“I bet I like most of the same things you do. Except maybe petting tigers and jumping out of planes.”
I’m back on Bumble for the umpteenth time, and that’s the start of my profile.
For the uninitiated (like my parents, who I hope stop reading this when I get to the good stuff), many men post pictures alongside tigers or of skydiving, and I’ve heard most women (not me) include a sampling of duck faces and yoga poses.
It also seems that Los Angeles singles, in their entirety, have been to Machu Picchu. Congrats, everyone. With all the yoga and travel and parachutes, it’s a wonder any of us have time to date.
To be fair, arranging a time to meet can be a true challenge. Thankfully, Tinder and Bumble and Match and OKCupid are stocked with single men and women (or those who claim to be), and you can usually find someone whose schedule complements your own.
So here we are. We’ve both swiped right, and one of us has taken the leap and initiated conversation.
Since women must be the first to reach out on Bumble, I have included the following in my Tinder profile: “I’ll write first on Bumble if you write first on Tinder. Deal?”
The rush from those initial texts with a handsome stranger is all too real...
It’s worked with varying success, but let me say this of men who take the initiative and launch into correspondence: Los Angeles men know how to compliment a woman. They are charming. And funny. And I’ve received some amazing openings.
One of the best, by far, was just a link to the final few minutes of John Hughes’ “Sixteen Candles,” when Molly Ringwald’s character is left standing in front of the church and Jake Ryan is waiting for her across the street. “Me?” she mouths. “Yeah, you…” Cue Thompson Twins’ “If You Were Here.” Wow.
The rush from those initial texts with a handsome stranger is all too real and, if you’re like me, often ends with a letdown. It usually goes something like this:
(Bio includes something cute and quippy)
Right swipe, right swipe
Hey! You’re gorgeous :)
Thanks! Your pics are super cute :)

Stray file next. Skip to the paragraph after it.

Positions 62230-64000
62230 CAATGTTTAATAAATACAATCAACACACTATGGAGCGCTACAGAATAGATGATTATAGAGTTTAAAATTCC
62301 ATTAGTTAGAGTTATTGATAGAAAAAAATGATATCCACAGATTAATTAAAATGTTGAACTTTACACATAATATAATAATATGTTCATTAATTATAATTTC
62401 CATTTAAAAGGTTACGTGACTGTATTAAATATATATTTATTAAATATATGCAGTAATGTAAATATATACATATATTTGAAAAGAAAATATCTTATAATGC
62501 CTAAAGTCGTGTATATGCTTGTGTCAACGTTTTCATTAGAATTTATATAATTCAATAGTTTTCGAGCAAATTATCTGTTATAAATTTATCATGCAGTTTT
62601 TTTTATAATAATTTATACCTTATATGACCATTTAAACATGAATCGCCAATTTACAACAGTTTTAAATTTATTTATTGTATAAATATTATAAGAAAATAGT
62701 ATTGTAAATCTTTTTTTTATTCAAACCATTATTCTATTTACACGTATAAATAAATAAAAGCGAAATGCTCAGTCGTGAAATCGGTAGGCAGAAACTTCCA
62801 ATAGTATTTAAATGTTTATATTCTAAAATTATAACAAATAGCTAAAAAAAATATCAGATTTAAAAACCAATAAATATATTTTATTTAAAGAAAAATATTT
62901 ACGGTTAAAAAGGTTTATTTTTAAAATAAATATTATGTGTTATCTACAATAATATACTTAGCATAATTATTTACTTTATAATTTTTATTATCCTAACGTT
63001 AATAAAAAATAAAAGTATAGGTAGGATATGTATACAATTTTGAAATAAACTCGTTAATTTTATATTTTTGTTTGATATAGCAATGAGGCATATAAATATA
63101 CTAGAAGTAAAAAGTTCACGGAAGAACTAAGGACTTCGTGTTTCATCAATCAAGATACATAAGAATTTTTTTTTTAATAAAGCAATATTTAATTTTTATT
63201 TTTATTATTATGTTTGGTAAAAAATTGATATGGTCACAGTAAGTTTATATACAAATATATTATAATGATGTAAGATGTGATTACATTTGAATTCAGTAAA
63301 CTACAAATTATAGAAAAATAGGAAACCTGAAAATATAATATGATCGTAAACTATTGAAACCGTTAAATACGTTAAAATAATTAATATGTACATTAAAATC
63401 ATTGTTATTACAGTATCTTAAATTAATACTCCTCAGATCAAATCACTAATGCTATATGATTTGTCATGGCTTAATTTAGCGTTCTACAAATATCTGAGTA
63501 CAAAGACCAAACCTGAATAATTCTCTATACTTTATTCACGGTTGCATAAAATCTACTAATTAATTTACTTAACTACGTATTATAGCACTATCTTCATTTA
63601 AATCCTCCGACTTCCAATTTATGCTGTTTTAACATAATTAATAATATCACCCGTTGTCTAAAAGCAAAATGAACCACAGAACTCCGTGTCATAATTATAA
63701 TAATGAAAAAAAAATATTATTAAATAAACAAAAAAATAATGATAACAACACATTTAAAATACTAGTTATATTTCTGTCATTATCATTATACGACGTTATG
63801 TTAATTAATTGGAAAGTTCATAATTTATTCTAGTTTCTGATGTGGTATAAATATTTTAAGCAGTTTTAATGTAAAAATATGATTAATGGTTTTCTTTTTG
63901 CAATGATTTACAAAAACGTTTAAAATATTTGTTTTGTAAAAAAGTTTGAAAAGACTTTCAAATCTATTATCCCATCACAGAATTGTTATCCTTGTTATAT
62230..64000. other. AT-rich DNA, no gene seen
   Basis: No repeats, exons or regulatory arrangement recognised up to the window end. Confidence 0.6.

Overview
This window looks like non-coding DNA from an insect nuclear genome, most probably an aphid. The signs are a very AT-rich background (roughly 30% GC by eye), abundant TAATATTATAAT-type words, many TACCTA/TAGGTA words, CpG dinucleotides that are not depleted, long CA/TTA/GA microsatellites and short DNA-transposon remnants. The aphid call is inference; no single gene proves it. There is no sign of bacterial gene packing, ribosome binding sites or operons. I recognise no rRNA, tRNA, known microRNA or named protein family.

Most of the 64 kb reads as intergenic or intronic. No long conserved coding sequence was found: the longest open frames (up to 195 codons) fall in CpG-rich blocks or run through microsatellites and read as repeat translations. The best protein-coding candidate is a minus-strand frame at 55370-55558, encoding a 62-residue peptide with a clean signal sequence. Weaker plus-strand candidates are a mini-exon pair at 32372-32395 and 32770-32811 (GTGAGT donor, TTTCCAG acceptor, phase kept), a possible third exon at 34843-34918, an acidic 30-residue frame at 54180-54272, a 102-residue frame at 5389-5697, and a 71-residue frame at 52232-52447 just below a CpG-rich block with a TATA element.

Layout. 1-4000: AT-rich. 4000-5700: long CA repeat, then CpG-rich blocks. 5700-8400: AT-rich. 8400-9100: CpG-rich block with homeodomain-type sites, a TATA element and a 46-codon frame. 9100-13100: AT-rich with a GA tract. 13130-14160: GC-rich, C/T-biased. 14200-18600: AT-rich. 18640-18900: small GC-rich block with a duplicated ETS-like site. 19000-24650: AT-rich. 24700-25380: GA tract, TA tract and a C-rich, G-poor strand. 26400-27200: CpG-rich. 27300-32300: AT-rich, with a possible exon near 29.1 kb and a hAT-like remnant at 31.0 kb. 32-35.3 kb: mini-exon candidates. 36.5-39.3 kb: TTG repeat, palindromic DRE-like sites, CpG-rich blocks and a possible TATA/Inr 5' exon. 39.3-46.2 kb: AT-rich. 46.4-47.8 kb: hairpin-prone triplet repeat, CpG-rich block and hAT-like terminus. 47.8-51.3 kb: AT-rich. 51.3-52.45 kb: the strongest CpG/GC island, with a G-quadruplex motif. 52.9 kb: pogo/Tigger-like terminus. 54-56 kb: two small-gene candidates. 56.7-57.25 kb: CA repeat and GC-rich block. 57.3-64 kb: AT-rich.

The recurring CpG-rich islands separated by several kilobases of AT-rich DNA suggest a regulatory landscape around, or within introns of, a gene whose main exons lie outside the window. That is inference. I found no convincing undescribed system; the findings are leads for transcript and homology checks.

And we’re off! While I wait for James to pick up the reins and text something funny and clever, I begin planning our wedding.
Yes, James and I are getting married! I know it seems quick but it just feels right. He’s 46 and has an 8-year-old son. This couldn’t be more perfect. Our boys will be best friends! James and I will coordinate our schedules so we have the same kid-free weekends.
Those days will be spent exploring DTLA or visiting the Broad, followed by leisurely dinners at tucked-away restaurants. We’ll sleep in and start our lazy days with sex and mimosas. Heaven.
Kid weekends will revolve around baseball and soccer and birthday parties and, although hectic, we’ll be in it together and high-five each other, grateful we’ve found one another.
The wedding will be small, outside in our backyard with twinkle lights and the glow of a perfect L.A. sunset, with just our boys standing beside us and a few close friends cheering us on.
He’ll wear that khaki Brooks Brothers blazer from his third profile picture and I’ll be in that simple white dress I picked up last summer. … Hmmm. I can’t really wear a bra with that dress. I wonder if I should be in something a bit fancier? I guess it doesn’t really matter; James loves me for me, foibles and all. He won’t care what I’m wearing.
James has sent you a message.
Hey! You’re so incredibly sexy. You looking for some fun? I can’t wait to see you naked.
And, letdown. But only sort of.
The best, and worst, part of online dating is the revolving door of potential relationships. It softens the blow when things go wrong but also hinders all of us from really working to make things go right.
In my case, James was looking for something fun and I was looking for something more, but I happen to know that there are at least a 100 single men between the ages of 42 and 54 within 12 miles of West Hollywood. And I know one of them is looking for something more too. In fact, I’m going out with one of them tonight.
The author is a writer living in Los Angeles, on Twitter @TypeA_Gypsy
L.A. Affairs chronicles the current dating scene in and around Los Angeles. If you have comments or a true story to tell, email us at LAAffairs@latimes.com.
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